With a staggering 50,734 meals served across our 4 Manhattan locations, older adults were assured access to nourishment and a sense of community. Our new Westbeth Center, which opened June 28, 2022 at 155 Bank Street, is one of the few older adult sites in the City offering meals and services on weekends when so many go without.

The highly anticipated Art Show at Center on the Square returned in 2022 with much fanfare and celebration after a three-year hiatus caused by COVID-19. In addition to offering thousands of health and wellness, education, and arts classes, Greenwich House forged a partnership with the NYC

Parks System improving the quality of life for older adults in downtown New York by expanding outdoor classes to include Tai Chi, dances, picnics, community gatherings, as well as drawing and painting classes at Washington Square Park.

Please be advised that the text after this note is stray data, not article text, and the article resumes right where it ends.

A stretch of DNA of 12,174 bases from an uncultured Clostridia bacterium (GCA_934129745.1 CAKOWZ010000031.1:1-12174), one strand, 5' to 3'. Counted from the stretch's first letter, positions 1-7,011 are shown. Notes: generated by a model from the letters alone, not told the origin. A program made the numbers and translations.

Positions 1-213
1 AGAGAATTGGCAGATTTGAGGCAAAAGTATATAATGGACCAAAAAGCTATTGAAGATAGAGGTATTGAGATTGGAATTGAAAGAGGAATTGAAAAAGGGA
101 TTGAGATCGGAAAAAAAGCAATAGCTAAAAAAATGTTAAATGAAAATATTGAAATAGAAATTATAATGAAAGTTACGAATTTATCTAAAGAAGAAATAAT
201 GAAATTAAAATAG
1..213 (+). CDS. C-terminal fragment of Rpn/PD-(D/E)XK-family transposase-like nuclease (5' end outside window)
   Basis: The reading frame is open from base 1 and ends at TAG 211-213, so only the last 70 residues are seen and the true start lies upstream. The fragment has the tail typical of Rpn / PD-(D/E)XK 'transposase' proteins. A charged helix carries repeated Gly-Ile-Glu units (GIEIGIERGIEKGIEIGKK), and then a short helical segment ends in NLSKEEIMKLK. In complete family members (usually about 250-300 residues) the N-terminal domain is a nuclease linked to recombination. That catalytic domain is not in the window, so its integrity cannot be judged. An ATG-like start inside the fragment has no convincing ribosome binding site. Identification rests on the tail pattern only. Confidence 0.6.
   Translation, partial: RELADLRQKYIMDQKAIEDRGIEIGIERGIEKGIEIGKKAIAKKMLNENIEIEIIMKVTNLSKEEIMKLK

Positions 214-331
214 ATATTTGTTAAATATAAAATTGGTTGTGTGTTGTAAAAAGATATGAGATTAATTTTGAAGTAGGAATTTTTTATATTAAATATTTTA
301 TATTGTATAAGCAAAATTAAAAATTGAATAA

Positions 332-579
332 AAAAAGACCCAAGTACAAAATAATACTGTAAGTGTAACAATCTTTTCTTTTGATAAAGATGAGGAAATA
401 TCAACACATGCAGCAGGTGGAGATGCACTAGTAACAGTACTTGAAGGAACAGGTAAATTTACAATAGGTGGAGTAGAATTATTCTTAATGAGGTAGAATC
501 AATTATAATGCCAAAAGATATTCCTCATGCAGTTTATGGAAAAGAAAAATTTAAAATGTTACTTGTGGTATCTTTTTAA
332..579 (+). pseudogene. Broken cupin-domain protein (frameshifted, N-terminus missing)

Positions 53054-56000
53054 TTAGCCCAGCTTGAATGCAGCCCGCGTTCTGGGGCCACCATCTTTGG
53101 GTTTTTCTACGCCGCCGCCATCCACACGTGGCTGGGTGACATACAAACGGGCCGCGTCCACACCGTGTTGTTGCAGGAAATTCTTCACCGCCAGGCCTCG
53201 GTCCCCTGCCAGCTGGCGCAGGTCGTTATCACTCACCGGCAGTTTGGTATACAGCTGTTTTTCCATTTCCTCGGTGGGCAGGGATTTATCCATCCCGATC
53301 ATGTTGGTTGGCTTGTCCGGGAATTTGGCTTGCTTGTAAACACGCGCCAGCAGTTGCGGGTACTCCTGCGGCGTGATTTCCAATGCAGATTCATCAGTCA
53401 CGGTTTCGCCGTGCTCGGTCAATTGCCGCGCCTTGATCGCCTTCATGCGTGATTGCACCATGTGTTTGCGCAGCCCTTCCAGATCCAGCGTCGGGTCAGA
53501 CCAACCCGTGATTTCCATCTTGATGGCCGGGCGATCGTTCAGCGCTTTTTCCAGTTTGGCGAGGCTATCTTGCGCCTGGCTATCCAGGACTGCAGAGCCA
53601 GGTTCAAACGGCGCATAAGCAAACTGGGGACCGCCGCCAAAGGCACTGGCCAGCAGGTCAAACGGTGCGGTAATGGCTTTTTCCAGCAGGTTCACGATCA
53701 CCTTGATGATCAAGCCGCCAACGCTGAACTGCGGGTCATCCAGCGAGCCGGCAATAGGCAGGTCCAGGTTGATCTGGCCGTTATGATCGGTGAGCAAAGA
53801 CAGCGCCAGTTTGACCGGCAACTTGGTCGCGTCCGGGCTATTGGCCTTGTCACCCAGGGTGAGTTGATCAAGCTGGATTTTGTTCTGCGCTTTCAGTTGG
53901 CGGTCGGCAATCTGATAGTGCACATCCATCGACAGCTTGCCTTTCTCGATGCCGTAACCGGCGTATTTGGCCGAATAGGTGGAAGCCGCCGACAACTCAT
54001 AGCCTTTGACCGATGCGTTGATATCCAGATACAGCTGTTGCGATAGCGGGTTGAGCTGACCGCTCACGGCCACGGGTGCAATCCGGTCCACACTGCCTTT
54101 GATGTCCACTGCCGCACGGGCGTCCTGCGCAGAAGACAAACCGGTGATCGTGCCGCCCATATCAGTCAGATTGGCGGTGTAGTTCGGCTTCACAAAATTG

Beyond our doors, GH older adults enjoyed trips to The Whitney Museum, Broadway performances, and culminated in hosting their own Off-Broadway show hosted by Jo Firestone at GH Theater.

by Roberta Curly, member at the Westbeth Older Adult Center

Roberta Curly, a retired administrator for the NYPD, became a member of the Westbeth Older Adult Center shortly after its inception and has since discovered a welcome and vibrant community among her fellow peers. Curly derives immense pleasure from participating in weekly poetry classes and engaging in enriching excursions to art museums and Broadway plays. In fact, she accepted a job as a poetry instructor at the Center. She even composed a heartfelt poem titled “Celebrating Center Core” to express her profound gratitude for the invaluable services and unwavering support she receives from Westbeth.

“Celebrating Center Core”

I feel cared for 

I feel lucky

I am categorized as “old”

I live alone

I’m childless

I have a really old boyfriend

Our relationship is vicissitude-filled

He’s fun — a low-key riot

Often I need space

But I’m not solitary

My brothers hover, occasionally

I have culinary assistance—

Fresh Direct appears at my door

I choose my daily activities

Westbeth Older Adult Center opened 

Two blocks away

They serve balanced, hearty lunches

Sometimes better than Fresh Direct

More nourishing than food though- – 

Is camaraderie – never lacking here